Fixing a Backwards Stitch in your Knits
I hope you all had a fabulous weekend! I ended up taking care of my sick husband for the better part of it; luckily he took a lot of naps so I was able to get good, long chunks of sewing time in. Just wait though… in a few days time I bet I’ll be sick. *knocks on wood*
Last week, I happened to be knitting right before bed (aka in bed) on my Basque Cardigan and I decided to stop and admire my handiwork. To my surprise I had failed to notice some 20 rows down that I had a stitch that was supposed to be a Knit stitch, but instead it was a Purl stitch. Eeeep!
Can you see it?! My knitting needle is pointing to a bump, which is a purl stitch that should be a knit stitch.
Here’s the full, front of my Basque Cardigan:
I know no one will able to see such a small mistake as this except for myself, but imagine if you’re working in a chunky knit where each stitch is very visible. The mistake there would be very obvious…
I was going to fix it right then and there, instead I thought that it would make for a perfect blog post for the newbie knitters. So I decided to ignore the error till I got around to take photos for you all and show how I go about fixing the mistake. Initially the mistake was only 20 rows down while now it’s more like 30 or 40. heh As you can imagine, the further down the mistake is, the longer it will take to fix my backwards stitch.
The best time to catch mistakes is right away, and hopefully on the same row that you happened to make the mistake. But sometimes you don’t see these things until much later like me, when I assumed that I was doing perfect knitting and wasn’t…. :)
How To Fix a Backwards Stitch:
1 Crochet Hook (comparable size to your knitting needles)
1 Stitch Marker or Safety Pin
What has to happen is that we need to release the one column of stitches (where the error occurred) and turn the purl stitch into a knit stitch. Basically you drop one stitch on purpose, let it run all the way down to the error and work your way back up.
Doing so will ensure that we don’t pull out our knitting too far; the stitch marker physically won’t allow us to pull our work further than we want to. (Can you see the little purl stitch right by the stitch marker now?)
To Drop A Stitch:
To drop your stitch, you’re going to first assess which column of stitches in which your backwards stitch occurred in. Work the next row, until you get to within 1 column of the ‘error column’.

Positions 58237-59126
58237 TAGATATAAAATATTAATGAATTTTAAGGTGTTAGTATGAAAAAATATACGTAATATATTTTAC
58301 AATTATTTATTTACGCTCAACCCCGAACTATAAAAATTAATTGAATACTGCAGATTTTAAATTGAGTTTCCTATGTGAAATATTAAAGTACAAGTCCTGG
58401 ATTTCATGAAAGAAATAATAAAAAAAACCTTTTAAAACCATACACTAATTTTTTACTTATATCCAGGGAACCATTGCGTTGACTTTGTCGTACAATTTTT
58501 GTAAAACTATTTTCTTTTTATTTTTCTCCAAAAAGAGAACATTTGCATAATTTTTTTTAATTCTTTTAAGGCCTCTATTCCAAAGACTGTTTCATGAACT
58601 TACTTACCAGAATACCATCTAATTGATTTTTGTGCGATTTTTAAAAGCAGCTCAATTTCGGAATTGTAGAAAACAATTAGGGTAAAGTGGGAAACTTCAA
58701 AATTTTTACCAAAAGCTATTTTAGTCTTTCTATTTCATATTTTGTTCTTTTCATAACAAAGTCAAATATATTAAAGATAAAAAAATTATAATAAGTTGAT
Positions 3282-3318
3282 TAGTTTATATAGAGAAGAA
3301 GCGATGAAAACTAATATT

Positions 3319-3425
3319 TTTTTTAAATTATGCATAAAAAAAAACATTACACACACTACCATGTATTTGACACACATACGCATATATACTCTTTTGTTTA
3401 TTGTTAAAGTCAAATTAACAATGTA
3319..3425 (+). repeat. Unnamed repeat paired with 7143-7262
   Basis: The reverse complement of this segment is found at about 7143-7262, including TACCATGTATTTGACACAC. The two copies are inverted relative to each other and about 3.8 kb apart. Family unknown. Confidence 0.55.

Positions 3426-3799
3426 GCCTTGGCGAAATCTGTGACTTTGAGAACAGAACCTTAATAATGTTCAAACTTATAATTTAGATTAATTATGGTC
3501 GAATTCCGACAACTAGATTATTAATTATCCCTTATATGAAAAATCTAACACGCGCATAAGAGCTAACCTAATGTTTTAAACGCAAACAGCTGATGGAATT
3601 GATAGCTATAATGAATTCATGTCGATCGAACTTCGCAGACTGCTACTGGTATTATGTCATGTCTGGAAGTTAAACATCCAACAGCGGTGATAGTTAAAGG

You’re going to end up having two knitting needles with live stitches on it. Be sure to take extra care that you don’t drop stitches off your needles while we’re doing this surgery. (Another option would be to use a stitch holder instead of having live stitches on your needles, but either way works just fine.)
I’ve circled the live stitch in white, above, that I just dropped off my knitting needle.
Slide the two sides of your work to the ends of the knitting needles so your stitches have no chance of falling off. This would be a great time to put on your needle protectors if you have them.
Doesn’t this feel wrong?! We’re doing the single one thing we’re not supposed to do in knitting, dropping stitches.
Create a Run:
Scary?? What’s great is that you’ll notice that no other stitches are being affected by this one column. I find that in learning how to correct mistakes with knitting, gives one a wonderful insight into how each stitch is interconnected to the rest, it’s a wonderful anatomy lesson of knitting.
Not too bad right?!
Just remember to be gentle but you may have to coax your stitches apart. Once you’re done, you’ll see a bunch of bars where you used to have stitches.
Here’s how much I had to pull out… Craziness!
To me that was the hardest part….
Since we just pulled out our stitches 1 row below the error stitch, we technically already fixed the problem of the backwards stitch!
All we have to do now is work our way back up to the top, creating one knit stitch for every bar we come across (1 per row). This is where the crochet hook becomes a handy tool to have.
How you work a knit stitch upwards with your crochet hook:
The act of pulling one bar-stitch through the current live stitch (stitch on the right) creates a knit stitch.
(You’ll find that it’s a matter of how you hold your work whether you think of the bar stitch as the left stitch, or top stitch.)
In crochet this is called a slip stitch: pulling one stitch through another without using any working yarn. It’s also similar to how one picks up stitches on an edge in order to work a neckband, or button band with knitting.
Want to see it once more? (This time I worked all the way up before doing more photos.)
Once you get the rhythm of the crochet hook and how to make your knit stitches using the bars, it should be easy as pie to go all the way back up.
I pulled the last bar through and am left with 1 live stitch on the crochet hook. All that’s left is to transfer this live stitch back onto the knitting needles.
At this point, you’ll be in the middle of your work. So just continue knitting on your merry way as the pattern instructs…
Oh! Before I forget, be sure to examine your work to make sure you caught all of the bars and to ensure that you don’t have anymore backwards stitches. And don’t forget to inspect your work every so often for mistakes or dropped stitches. :)
If you have any questions be sure to leave me a comment and I’ll be happy to answer or clarify any of the steps as needed.